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Baker's Dozen

Anthems: Laibach's Favourite Albums
The Quietus , February 3rd, 2016 12:31

As the musical wing of Slovenia's NSK collective continue their tour presenting songs from The Sound Of Music, the group's Ivan Novak gets licence to pick 13 albums that inspired them prior to forming Laibach


The Jimi Hendrix Experience – Electric Ladyland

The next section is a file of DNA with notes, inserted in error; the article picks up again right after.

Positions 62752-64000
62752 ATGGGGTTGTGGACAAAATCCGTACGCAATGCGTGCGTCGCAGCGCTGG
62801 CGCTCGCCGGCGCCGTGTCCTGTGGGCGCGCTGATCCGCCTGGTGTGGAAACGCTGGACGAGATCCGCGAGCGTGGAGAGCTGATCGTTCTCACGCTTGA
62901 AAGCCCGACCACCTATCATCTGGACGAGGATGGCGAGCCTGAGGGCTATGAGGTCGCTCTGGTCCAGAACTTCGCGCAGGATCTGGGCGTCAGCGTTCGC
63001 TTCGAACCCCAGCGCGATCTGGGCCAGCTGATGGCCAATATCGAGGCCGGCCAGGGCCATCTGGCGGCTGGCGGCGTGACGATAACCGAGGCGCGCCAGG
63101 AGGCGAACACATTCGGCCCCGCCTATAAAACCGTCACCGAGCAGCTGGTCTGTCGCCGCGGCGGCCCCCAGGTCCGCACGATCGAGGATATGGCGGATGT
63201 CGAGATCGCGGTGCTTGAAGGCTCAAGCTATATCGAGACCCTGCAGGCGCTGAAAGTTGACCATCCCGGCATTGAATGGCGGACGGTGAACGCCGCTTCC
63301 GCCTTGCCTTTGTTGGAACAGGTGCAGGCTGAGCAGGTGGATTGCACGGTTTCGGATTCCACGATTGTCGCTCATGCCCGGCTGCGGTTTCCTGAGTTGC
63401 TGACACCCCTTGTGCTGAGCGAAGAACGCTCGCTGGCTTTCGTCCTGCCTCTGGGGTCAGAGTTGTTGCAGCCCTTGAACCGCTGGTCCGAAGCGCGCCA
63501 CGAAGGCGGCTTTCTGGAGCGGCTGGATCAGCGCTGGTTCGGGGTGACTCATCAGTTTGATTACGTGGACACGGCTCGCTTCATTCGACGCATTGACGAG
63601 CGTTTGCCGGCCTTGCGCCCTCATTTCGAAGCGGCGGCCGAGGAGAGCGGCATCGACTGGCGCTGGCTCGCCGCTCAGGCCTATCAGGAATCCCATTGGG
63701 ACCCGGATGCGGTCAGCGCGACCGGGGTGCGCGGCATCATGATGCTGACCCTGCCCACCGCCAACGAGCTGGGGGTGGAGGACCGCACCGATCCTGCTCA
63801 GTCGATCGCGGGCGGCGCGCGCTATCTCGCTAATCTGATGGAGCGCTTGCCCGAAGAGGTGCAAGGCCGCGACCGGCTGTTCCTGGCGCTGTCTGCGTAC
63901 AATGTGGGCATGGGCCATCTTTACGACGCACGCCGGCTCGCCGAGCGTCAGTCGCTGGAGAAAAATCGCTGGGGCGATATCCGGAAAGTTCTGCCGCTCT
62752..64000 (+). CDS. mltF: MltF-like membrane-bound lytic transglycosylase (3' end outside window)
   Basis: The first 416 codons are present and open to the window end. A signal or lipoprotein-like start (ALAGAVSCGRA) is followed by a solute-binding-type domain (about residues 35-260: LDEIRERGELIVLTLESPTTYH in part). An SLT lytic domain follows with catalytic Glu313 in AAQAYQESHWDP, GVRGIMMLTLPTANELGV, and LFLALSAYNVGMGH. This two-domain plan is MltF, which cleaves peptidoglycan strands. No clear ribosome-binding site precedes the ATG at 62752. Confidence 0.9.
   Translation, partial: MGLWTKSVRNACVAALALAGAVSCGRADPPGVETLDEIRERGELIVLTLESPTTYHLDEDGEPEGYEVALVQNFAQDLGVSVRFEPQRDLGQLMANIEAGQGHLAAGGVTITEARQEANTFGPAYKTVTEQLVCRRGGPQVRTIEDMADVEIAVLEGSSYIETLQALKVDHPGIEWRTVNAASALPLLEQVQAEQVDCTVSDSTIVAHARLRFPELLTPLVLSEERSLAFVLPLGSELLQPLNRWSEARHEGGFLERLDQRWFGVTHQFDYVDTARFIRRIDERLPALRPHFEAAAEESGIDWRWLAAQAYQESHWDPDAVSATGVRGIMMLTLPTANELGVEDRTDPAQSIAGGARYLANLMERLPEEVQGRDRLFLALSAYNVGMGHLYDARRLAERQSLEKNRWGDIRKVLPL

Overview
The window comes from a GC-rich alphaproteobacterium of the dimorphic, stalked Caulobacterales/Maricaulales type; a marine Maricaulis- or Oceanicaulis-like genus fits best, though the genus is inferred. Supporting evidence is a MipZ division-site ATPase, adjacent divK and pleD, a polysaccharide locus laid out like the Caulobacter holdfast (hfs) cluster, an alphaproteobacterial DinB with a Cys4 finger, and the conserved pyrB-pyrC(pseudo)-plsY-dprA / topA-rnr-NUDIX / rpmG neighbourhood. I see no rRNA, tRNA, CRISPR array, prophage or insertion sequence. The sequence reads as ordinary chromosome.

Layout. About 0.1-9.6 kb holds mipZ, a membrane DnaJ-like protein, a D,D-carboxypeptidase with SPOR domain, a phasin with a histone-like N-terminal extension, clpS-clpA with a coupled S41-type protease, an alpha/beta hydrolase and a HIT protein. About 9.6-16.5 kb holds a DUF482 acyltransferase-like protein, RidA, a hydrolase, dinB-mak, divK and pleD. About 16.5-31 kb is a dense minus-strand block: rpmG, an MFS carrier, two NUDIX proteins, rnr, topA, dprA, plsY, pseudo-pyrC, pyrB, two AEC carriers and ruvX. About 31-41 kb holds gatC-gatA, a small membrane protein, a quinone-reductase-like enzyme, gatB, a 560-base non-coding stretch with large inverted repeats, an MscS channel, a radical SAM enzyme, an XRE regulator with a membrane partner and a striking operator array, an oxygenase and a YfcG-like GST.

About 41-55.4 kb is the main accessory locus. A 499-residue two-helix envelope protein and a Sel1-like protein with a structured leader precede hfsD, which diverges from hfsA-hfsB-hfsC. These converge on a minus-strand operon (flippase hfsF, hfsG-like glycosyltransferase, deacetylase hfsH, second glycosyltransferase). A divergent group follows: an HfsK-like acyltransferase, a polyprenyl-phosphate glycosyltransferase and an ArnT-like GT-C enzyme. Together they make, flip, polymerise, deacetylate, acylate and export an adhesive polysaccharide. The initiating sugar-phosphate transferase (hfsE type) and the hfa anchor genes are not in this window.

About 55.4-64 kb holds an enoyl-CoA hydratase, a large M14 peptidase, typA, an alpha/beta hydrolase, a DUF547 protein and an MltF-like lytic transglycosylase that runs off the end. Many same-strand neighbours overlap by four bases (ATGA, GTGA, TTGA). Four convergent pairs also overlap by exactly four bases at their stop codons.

And then the sky opened and Jimi Hendrix entered into our lives. Are You Experienced, Axis: Bold As Love, Electric Ladyland… We all moved to another dimension with him, it was a revelation, a touch of higher force. And he was not white, like John, Paul, George and Ringo or the Stones were, he was black and he was a Gypsy and his music and his image were so absolutely superior to everything we ever heard before. We kids believed that Hendrix was some kind of 'higher conception of the universe', especially when we heard the elder boys talking about him with a total and almost fearful respect. For some reason it was impossible to buy his early albums in Yugoslavia, except some strange unofficial bootleg and later, in 1971, The Cry Of Love, as well as Band Of Gypsys too. But we had our ways to order records outside the country. It wasn't that simple, we had to save some money, actually get it from our parents and grandmas, find the right channels, asking elder boys for help, and than we had to wait for a month or more for the package to arrive. If it arrived. Although Yugoslavia was fairly open, sometimes packages were "lost", or kept by the customs police if they didn't like the content. But I finally received my Electric Ladyland double album, and it was the original one, with the notorious gatefold sleeve packed with naked females, which could have easily been confiscated by customs for being pornographic. I was around ten years old when I received this album and for me this day was the beginning of the rest of my life. I locked myself in my room, listening to this album as carefully as possible from song one, over and over again, for the whole day. To me, this was a bible and a manifesto. In the end I opened the window on the fourth floor of the socialist housing block, put my gramophone speakers on the window and played Hendrix as loud as possible to the rest of the world out there. The police arrived and I had to stop, but this wouldn't be the last time that I was generous, sharing my music conviction and taste with the rest of the working class world around. When Hendrix died (we heard the news on Radio Luxemburg sometime in the evening), life stopped for us, the music lovers. But strangely, not only for us: the next day, students burnt candles in secondary schools and gymnasiums to commemorate his death and there was a proper student procession of mourning through the main street of Trbovlje. I was proud then to be born in this city. I cannot imagine that something like that would happen today, even if Justin Bieber suddenly died.